Luis Castillo (American football)
Castillo in March 2008
No. -- Free agent
|Date of birth:August 4, 1983|
|Place of birth: Brooklyn, New York|
|High school: Garfield (Garfield, New Jersey)|
|NFL Draft: 2005 / Round: 1 / Pick: 28|
|Debuted in 2005 for the San Diego Chargers|
Career highlights and awards
Career NFL statistics as of Week 13, 2011
Luis Alberto Castillo (born August 4, 1983),1 is an American football defensive end who is currently a free agent. He was drafted by the Chargers in the first round of the 2005 NFL Draft. He played college football at Northwestern.
- 1 Early years
- 2 College career
- 3 NFL career
- 4 Personal life
- 5 References
- 6 External links
He attended Northwestern University, where he lived in Elder Hall for his freshman year.4 He was a 2004 Pro Football Weekly All-American selection, a Second-team All-Big Ten, Academic All-America by ESPN and Second-team Academic All-Big Ten. In 2003 he was a First-team Academic All-District and Academic All-Big Ten. Again, a Second-team Academic All-District by CoSIDA and Academic All-Big Ten in 2002. Castillo finished career with 251 tackles, 4.5 sacks, and 19.5 tackles for loss.
Castillo was selected with the 28th overall pick in the 1st round of the 2005 NFL Draft.
|Height||Weight||40-yard dash||10-yard split||20-yard split||20 ss||3-cone||Vert||Broad||BP||Wonderlic|
|6-2 *||305 *||4.79 *||1.67 *||2.81 *||4.26 *||X||34" *||9'04" *||32 *||37 *|
|* represents NFL Combine **represents Northwestern Pro Day—"X" Denotes "No Data" or "Did Not Participate"|
Castillo made headlines at the 2005 NFL Combine when he sent a letter to all 32 NFL teams admitting to using androstenedione, a steroid hormone which increased the amount of testosterone his body produced, promoting muscle growth and healing in an effort to quicken the rehab process of a slow-healing injury so he could perform in all the drills at the 2005 NFL Combine. He claimed he used the steroids in an attempt to fully recover from an elbow injury suffered in the very first game of his senior year at Northwestern. Castillo hyper-extended his elbow, damaging the ulnar collateral ligament, basically preventing him from using one of his arms. Being the team captain, he felt an obligation to fight through the pain and finish the year.
In an interview with Peter King, Castillo said:
"So I got shot up before games and just endured the pain,["] Castillo told me. "There were a lot of tough moments. The pain was unbelievable. I had the option of taking a medical redshirt after our third game. I could have come back for a fifth year if I stopped playing then. I could have had surgery, and either come back next year and play again, or maybe make it back in time to work out and get ready for the NFL Draft. But I decided to keep playing. I basically played with one arm. My get-off ability was down. I was falling a lot. I wasn't anywhere near the player I could have been, but I played. At the end of the year, I expected I would have surgery and then come back in six or eight months, but then I saw the Bears' team doctor, and he told me that a lot of football players come back from this injury without having the surgery. So I just started rehabbing and thought I'd be ready for the Combine."7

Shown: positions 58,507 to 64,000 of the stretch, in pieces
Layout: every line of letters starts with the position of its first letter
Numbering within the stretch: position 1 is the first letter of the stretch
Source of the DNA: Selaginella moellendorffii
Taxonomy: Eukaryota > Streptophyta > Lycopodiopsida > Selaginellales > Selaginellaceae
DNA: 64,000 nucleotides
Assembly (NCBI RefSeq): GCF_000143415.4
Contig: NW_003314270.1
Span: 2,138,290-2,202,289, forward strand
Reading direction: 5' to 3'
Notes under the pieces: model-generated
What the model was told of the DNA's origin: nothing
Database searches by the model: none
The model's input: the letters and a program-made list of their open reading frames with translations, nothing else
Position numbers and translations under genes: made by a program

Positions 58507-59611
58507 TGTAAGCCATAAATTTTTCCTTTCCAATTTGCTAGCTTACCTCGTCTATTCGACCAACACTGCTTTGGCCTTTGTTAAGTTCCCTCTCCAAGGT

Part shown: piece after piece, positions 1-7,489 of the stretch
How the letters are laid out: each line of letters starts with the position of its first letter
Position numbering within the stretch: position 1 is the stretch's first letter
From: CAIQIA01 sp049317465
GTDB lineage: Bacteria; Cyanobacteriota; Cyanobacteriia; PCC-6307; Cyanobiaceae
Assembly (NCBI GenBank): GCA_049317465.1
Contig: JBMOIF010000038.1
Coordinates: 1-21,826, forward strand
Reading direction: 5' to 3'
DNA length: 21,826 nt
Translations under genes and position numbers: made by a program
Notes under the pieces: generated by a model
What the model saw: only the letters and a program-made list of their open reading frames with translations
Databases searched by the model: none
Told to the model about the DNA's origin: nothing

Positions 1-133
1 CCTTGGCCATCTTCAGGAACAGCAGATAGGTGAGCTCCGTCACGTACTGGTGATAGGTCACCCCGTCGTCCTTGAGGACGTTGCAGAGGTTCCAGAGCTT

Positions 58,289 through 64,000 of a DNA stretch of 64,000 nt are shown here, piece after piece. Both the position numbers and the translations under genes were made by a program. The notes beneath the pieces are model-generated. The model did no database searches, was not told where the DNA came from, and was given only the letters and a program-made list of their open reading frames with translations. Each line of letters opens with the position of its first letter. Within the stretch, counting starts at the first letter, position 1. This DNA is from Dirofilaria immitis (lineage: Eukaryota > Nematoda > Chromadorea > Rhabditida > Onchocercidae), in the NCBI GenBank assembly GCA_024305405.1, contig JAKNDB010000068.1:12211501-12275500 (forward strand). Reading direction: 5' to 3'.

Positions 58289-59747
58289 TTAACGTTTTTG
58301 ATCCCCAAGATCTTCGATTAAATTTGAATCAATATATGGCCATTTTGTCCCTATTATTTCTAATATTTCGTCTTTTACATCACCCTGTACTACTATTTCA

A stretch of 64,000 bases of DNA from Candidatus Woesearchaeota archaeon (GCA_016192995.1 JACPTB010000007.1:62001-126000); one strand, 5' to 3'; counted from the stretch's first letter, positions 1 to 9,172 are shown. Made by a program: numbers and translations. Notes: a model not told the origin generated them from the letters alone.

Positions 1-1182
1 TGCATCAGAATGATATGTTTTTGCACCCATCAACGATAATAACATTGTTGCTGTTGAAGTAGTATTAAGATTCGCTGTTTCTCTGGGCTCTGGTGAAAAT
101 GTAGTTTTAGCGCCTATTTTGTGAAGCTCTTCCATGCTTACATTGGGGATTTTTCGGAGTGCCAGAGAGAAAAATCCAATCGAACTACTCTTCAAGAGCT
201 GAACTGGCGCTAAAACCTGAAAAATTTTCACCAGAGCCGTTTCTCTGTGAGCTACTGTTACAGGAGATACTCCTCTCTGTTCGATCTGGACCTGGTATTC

After the urine test came back positive, he and his agent wrote the letters to all the teams admitting use of an illegal substance. Despite this, San Diego Chargers Executive Vice President and General Manager A. J. Smith took a chance on Castillo because of his stellar track record at Northwestern. When asked about Castillo's steroid use, AJ responded, "Let me tell you -- this is a great kid. Did he cheat to try to get ready for the Combine? All of that is true. He has admitted it. He cheated to cut a corner because he was fearful. But I don't believe he gained an advantage [over what he would have been had he not been hurt]. If we wouldn't have picked him, someone else would have -- because he's proven what a good kid he is and this was a one-time mistake."7
Luis Castillo is only the fourth player of Dominican heritage to be drafted and start in the NFL.